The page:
Whether you have been here your entire life, recently relocated here or are just visiting; Nashville has more to offer than just Country music. With over 52 miles of greenways throughout Nashville, there are plenty of scenic outdoor locations to choose from to explore Music City. The Music City Bikeway gives locals and tourists the best options of seeing portions or, if you’re feeling really adventurous, all of Nashville from a different perspective.
The first leg of the bikeway, The Stones River Greenway located on the East side at J. Percy Priest Dam (3778 Bell Road), offers 10.2 miles of paved, tree lined views that, during the Fall season, provide a serene visual spectacle which will lead you into the second portion of the Bikeway – the Shelby Bottoms Greenway. This 6.4-mile paved trail, which offers beautiful wide open views and several gentle slopes, is connected to the Stones River Greenway via Cumberland River Pedestrian Bridge.
Once you enter Shelby Park, the trail becomes a Signed Shared Roadway for a short stretch along the Cumberland River. That is until you reach the Shelby Street Pedestrian Bridge – this former traffic bridge, which connects Downtown to East Nashville, is for bike and pedestrian use only. Now you are in the heart of the city.
After another small stretch of Signed Shared Roadway, riders come upon The Cumberland River Greenway. The Cumberland River Greenway’s paved 3.5 miles begin at 170 1st Avenue N and runs along the Cumberland River, leading riders from Fort Nashboro to Bicentennial Mall. There are plans to extend Cumberland River Greenway through the campus of Tennessee State University and connected with Boyd/Taylor Park.
After several more miles of Shared Sign Roadways and Bike Lanes, you will reach the Richland Creek Greenway. This .47 mile long stretch of paved trial carries you along the edge of McCabe Park, on the West side of Nashville, and onward to the final stretch of Signed Shared Roadways and Bike Lanes once again until the Music City Bikeway comes to an end at Percy Warner Park.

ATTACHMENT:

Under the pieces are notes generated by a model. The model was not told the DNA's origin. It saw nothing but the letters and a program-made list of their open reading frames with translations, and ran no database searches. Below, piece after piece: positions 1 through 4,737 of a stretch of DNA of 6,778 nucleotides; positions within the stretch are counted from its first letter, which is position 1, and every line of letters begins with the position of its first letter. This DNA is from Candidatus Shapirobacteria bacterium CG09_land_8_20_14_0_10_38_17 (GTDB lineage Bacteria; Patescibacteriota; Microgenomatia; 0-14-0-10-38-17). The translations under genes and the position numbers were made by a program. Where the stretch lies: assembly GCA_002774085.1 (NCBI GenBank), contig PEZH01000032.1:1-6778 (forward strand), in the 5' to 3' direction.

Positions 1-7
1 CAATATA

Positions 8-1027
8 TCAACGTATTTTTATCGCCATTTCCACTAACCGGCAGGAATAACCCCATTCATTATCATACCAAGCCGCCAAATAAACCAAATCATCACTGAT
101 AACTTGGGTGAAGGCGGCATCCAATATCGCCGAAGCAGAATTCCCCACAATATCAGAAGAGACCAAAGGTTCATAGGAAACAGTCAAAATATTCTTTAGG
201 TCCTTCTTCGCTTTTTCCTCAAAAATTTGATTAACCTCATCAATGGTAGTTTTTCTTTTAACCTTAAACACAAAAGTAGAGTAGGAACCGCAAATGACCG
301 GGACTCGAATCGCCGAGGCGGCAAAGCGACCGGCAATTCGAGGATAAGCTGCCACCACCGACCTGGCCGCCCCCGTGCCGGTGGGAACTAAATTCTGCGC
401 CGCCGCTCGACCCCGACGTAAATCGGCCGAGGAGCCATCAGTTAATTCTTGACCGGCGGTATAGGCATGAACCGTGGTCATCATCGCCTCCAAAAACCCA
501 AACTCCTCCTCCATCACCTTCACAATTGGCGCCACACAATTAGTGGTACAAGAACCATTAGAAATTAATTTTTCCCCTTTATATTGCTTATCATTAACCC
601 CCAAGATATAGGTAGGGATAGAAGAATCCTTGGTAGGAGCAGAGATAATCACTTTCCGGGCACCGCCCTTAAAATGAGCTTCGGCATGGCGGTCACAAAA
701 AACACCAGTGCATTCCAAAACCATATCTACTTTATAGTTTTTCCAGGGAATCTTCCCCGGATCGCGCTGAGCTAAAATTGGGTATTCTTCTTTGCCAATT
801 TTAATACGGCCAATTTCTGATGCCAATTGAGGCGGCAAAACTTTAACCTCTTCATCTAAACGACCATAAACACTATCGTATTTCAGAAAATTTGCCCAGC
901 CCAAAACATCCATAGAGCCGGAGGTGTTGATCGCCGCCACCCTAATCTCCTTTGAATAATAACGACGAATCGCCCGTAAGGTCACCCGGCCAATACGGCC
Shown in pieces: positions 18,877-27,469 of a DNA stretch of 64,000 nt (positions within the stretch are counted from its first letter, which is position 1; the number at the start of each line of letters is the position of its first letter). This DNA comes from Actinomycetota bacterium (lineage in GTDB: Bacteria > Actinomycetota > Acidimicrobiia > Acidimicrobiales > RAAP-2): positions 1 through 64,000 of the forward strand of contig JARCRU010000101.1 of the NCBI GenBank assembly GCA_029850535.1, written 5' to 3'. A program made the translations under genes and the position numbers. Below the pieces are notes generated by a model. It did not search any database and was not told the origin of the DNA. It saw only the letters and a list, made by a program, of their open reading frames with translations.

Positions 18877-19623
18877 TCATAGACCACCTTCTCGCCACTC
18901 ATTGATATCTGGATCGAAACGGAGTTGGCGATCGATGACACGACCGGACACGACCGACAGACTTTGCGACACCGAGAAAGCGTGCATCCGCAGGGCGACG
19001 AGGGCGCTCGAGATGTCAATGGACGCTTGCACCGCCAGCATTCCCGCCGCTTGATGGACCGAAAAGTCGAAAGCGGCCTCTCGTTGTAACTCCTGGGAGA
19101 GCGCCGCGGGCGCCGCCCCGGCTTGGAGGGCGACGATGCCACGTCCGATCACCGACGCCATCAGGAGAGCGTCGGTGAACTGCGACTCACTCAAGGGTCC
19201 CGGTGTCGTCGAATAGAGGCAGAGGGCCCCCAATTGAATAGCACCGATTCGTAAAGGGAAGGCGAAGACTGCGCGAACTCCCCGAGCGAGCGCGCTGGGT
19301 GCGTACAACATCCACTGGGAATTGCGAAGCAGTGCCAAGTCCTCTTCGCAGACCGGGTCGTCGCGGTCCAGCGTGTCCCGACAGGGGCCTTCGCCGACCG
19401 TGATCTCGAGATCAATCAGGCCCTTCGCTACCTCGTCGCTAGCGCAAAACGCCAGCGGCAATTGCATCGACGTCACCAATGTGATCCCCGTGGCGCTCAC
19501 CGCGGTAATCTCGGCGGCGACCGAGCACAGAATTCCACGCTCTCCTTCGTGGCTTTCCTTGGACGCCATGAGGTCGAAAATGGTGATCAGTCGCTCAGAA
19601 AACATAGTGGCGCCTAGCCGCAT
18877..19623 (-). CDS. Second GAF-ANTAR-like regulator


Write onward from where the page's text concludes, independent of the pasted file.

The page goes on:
For those who may want to explore the city or its plethora of greenways but may not have a bike to do so, fret not as Nashville Bcycle has you covered. Yes — it’s spelled B Cycle. No mistake there.
There are 36 B-stations conveniently located throughout the city and over 310 red bikes available for rent.
Renting a Bcycle bike is simple and affordable. A membership is required, however there are several inexpensive options to choose from. Starting at just $5 for a 24 hour membership for the casual biker, who may only want to enjoy the experience every now and again and $50 for an entire year for the avid urban explorer. There are two mid-range membership options as well (7 and 30 day memberships for $10 and $15, respectively). One benefit of the annual membership is you can use it at any participating Bcycle location in 25 cities across 16 states. To learn more about Bcycle or to sign-up please visit www.nashville.bcycle.com.
With plans to to expand several greenways – North Gulch Greenway expansion is already underway with many more to come – biking through and around Nashville provides, not only great exercise, but a great way to take in the sights of his beautiful city.